Essay about Sarah, the Evil Mistress

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Sarah, the Evil Mistress

Although Hagar flaunts her pregnancy with Abraham in the face of Sarah who is barren, Sarah is ultimately responsible for generating trouble in Abraham’s household. Through Sarah’s decision to give Hagar to Abraham, Sarah’s jealousy and anger towards Hagar’s reaction to conception, and also Sarah’s harsh treatment of Hagar, we are able to understand why Sarah is truly the one accountable for the negative circumstances throughout her relationship with Hagar.

Initially, in Genesis 11:30 we feel remorse for Sarai in her barrenness. Repeatedly it is expressed that Sarai is barren. Sharon Jeansonne explains, “Indeed, Sarai’s childlessness is predominant in most of the scenes that concern her” (15). Sarai’s
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Now, let us look at Hagar’s position in the situation. Looking at her status we see that she has no authority and no control over her future. She is wholly under the demands of her mistress Sarai (Jeansonne 43). Hagar is not even introduced as a person, but merely as a maidservant. She is only referred to by titles such as, “Sarai’s maidservant” or “her” or “your slave-woman.” Sarai and Abram do not even give her the status of a person who deserves a name. Due to her lack of power and control, Hagar was given no choice in having a son for Sarai and Abram. The verse reads in Genesis 16:4, “He cohabited with Hagar and she conceived…” This is all we are given; none of Hagar’s opinions or feelings are shared with the readers, the narrator remains silent about Hagar in the situation (Jeansonne 44).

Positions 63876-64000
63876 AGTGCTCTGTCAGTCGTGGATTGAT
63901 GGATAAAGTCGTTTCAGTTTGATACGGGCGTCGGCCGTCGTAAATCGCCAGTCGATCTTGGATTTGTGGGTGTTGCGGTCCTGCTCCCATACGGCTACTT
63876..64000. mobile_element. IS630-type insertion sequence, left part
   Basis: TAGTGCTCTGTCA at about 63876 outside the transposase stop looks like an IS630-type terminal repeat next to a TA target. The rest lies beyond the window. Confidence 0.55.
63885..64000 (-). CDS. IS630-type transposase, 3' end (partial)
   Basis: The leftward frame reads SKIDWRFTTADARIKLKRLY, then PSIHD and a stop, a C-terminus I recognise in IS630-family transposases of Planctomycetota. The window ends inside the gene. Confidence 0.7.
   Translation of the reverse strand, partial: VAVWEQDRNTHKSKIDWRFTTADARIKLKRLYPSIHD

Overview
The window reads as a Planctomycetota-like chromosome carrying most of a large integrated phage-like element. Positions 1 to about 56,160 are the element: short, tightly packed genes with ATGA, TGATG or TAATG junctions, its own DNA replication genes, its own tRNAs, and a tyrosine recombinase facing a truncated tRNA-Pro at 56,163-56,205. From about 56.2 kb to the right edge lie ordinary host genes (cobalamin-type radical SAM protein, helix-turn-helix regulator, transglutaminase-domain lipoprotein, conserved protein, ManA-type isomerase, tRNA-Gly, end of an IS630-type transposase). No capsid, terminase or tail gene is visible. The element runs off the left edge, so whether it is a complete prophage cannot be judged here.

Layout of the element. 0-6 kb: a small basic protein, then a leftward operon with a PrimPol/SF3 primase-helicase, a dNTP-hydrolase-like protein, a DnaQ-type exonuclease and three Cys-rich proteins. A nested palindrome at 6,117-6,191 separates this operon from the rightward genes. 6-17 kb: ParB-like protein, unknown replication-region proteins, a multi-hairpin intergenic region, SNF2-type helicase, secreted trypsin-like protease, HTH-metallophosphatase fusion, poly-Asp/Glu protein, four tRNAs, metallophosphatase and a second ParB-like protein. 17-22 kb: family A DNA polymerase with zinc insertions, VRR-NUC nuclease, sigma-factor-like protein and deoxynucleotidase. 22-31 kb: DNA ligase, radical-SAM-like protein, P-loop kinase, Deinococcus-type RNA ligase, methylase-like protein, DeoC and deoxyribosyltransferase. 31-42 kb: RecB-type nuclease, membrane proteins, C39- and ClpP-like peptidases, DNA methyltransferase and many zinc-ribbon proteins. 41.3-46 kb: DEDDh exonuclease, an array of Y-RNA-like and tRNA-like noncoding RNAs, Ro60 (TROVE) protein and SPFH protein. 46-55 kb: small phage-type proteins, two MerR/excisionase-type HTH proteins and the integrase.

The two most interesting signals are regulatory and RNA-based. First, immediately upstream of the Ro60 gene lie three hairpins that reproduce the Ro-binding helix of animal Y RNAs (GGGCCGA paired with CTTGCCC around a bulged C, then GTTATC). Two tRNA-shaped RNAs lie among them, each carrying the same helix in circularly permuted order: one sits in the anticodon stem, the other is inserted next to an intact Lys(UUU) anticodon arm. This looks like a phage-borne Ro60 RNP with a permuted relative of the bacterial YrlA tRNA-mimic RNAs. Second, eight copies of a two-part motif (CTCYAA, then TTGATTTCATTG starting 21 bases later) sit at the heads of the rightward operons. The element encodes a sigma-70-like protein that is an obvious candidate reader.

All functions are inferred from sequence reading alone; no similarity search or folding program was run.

Barrenness was always blamed on the woman in ancient near eastern times, although it was not always the case. Since Hagar becomes pregnant, it is obvious that Sarai is in fact, the sterile one. After conception, Hagar realizes her status has changed and Frymer-Kensky puts it clearly saying, “Hagar knows that she has something Sarai doesn’t have, a child in her womb, and this knowledge makes her cease to consider Sarai’s status above her own” (228). In fact, there were three ancient Near Eastern marriage contracts that stated after a certain number of years, the wife must give her slave to her husband (227). Almost inevitably then, this change in attitude
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